Two Iraqis lead legal fight against Trump order blocking entry

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By Mica Rosenberg and David Ingram | NEW YORK

NEW YORK A federal judge blocked the deportation
on Saturday of dozens of travelers and refugees from seven
Muslim-majority nations, stranded at U.S. airports under an
order from President Donald Trump, after a lawsuit filed on
behalf of two Iraqis with ties to U.S. security forces.

In the lawsuit filed in federal court in Brooklyn, New York,
the two men challenged Trump’s directive on constitutional
grounds. The suit said their connections to U.S. forces made
them targets in their home country and that the pair had valid
visas to enter the United States.

The lawsuit highlights some of the legal obstacles facing
Trump’s new administration as it tries to carry out the
directive, which the president signed late on Friday to impose a
four-month ban on refugees entering the United States and a
90-day hold on travelers from Syria, Iran and five other
Muslim-majority countries.

In an emergency ruling on Saturday, U.S. District Judge Ann
Donnelly ordered U.S. authorities to refrain from deporting
previously approved refugees as well as “approved holders of
valid immigrant and non-immigrant visas and other individuals
… legally authorized to enter the United States” from the
countries targeted in Trump’s order.

The American Civil Liberties Union, which sought the
temporary stay, said it would help about 100 to 200 people who
found themselves detained in transit or at U.S. airports after
Trump signed the order.

“I am directing the government to stop removal if there is
someone right now in danger of being removed,” Donnelly said in
the court hearing. “No one is to be removed in this class.”

U.S. Department of Justice attorney Susan Riley during the
hearing said, “This has unfolded with such speed that we haven’t
had an opportunity to address all the legal issues.”

Many of the people in a huge crowd that had gathered outside
the Brooklyn courthouse broke out into cheers after word of the
judge’s ruling filtered out.

The U.S. Department of Homeland Security in a statement
hours later said only a small fraction of airline passengers
arriving in the United States on Saturday were “inconvenienced
while enhanced security measures were implemented.”

“These individuals went through enhanced security screenings
and are being processed for entry to the United States,
consistent with our immigration laws and judicial orders,” the
statement said.

The department said Trump’s executive order remained in
place and that its officers would enforce it.

Separately, a group of state attorneys general were
discussing whether to file their own court challenge against
Trump’s order, officials in three states told Reuters.


The plight of one of the men who brought the lawsuit, a
former U.S. Army interpreter who was detained at John F. Kennedy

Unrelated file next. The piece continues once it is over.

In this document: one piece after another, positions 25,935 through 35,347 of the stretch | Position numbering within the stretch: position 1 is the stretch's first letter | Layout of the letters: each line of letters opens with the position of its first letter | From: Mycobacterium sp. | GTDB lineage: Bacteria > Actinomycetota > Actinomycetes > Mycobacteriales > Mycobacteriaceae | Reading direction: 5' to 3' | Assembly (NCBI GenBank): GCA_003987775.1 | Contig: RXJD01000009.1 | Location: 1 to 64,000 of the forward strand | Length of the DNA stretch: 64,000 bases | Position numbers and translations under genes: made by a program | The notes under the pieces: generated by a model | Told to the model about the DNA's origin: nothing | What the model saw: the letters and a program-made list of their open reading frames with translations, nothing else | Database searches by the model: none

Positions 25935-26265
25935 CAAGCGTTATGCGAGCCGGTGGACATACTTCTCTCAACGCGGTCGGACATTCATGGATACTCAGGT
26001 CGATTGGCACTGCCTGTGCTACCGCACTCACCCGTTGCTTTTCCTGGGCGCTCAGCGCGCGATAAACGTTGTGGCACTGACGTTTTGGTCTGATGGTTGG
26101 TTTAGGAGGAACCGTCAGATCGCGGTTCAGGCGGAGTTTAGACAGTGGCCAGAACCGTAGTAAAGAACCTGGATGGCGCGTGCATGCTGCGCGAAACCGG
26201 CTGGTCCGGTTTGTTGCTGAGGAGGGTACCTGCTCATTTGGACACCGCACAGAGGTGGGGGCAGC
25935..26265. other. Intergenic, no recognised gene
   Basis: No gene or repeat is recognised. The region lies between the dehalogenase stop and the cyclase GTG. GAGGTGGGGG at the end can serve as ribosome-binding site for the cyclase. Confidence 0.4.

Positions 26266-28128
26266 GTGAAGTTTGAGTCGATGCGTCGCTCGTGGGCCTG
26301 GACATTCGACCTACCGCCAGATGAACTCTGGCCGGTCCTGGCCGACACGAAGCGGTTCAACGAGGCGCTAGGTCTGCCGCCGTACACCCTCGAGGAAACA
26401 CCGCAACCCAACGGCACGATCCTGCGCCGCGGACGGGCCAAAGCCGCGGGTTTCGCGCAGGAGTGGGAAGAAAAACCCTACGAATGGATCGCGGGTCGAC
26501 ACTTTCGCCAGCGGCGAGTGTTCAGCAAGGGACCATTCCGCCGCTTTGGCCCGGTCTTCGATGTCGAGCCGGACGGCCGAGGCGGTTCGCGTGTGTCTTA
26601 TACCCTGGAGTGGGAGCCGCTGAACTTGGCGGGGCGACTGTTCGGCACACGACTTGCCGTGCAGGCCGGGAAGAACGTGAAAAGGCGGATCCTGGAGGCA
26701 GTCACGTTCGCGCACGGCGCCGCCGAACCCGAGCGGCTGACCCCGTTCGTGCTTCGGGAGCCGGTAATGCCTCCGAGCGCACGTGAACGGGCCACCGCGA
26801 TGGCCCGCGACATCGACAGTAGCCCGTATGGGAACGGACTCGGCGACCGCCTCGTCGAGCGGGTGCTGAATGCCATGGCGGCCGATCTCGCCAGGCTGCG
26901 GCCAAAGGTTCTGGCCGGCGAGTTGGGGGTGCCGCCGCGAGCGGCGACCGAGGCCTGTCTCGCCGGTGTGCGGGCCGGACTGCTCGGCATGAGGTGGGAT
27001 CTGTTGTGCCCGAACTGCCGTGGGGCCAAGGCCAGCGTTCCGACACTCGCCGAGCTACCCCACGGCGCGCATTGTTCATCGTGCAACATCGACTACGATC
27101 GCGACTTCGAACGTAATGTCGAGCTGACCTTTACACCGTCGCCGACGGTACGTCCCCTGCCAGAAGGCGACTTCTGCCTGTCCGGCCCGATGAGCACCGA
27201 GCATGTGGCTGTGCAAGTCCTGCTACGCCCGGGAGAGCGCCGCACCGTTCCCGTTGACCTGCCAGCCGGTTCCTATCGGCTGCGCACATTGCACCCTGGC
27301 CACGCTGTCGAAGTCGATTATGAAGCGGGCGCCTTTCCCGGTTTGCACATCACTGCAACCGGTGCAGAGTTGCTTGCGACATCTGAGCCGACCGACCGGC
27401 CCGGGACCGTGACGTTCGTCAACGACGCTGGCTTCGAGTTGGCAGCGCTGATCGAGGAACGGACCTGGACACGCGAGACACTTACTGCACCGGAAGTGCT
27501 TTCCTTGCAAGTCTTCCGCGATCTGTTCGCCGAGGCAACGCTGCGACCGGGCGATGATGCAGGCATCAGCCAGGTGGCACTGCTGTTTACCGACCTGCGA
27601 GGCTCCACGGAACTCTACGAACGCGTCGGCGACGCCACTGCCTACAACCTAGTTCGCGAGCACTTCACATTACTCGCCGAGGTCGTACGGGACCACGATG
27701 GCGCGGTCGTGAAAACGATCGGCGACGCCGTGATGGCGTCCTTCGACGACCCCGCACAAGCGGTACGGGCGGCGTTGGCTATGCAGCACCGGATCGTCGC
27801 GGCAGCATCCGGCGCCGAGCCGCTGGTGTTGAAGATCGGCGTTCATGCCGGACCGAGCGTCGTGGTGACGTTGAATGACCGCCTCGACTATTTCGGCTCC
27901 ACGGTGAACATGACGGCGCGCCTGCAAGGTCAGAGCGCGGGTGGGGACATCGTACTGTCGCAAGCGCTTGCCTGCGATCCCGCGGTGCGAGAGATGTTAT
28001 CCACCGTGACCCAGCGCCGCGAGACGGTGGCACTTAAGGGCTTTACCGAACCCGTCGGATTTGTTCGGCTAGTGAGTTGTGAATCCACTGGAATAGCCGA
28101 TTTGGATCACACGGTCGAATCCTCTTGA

International Airport, is especially compelling, said David
Leopold, a former president of the American Immigration Lawyers
Association, who is not involved in the suit.

“Here is a guy who was a translator who worked for the U.S.
military for years, who himself was targeted by terrorists,” he
said. “It is clear that if he is sent back, he is facing a
direct threat to his life.”

That man, Hameed Khalid Darweesh, was released later on
Saturday and told a crowd of reporters at JFK Airport that he
did not have ill feelings about his detention.

“America is the greatest nation, the greatest people in the
world,” he said.

Darweesh, 53, worked for the U.S. Army and for a U.S.
contractor in Iraq from 2003 to 2013 as an interpreter and
engineer, the lawsuit said.

The second plaintiff, Haider Sameer Abdulkhaleq Alshawi, 33,
was also detained at JFK Airport but has since been released. He
is the husband of an Iraqi woman who worked for a U.S.
contractor in Iraq. She already lives in Houston, the suit said.

Trump, a Republican, has said his order would help protect
Americans from terrorist attacks.

The lawsuit on behalf of the Iraqis challenges Trump’s order
on several grounds. It says the order violates the U.S.
Constitution’s guarantee of due process by taking away their
ability to apply for asylum, and violates the guarantee of equal
protection by discriminating against them on the basis of their
country of origin without sufficient justification.

It also says the order violates procedural requirements of
federal rulemaking.

The next hearing in the case was set for Feb. 10.

Supporters of the order say the president has wide authority
to limit the entry of foreign nationals from specific countries
when it is in the national interest.

“Even if they do and they win, my answer is so what?” said
Mark Krikorian, the director of the conservative Center for
Immigration Studies.

“We are talking a few dozen people – that is just a
last-ditch effort to get the last few people in. It doesn’t
really change the policy,” he said.

Trump’s order does not mention specific religions but Trump
said in an interview with the Christian Broadcasting Network on
Friday he was acting to help Christians in Syria who were “horribly treated.”

Comments like that could come back to haunt the president in
litigation over his order, said Hiroshi Motomura, an immigration
expert at UCLA School of Law.

“There were comments during the campaign that focused very
much on religion as the target,” Motomura said. “If the record
showed that the origins of a particular measure were based on
targeting a particular group, that could be challenged in
court.” (Additional reporting by Doina Chiacu in Washington and
Jonathan Allen and Andrew Chung in New York,)

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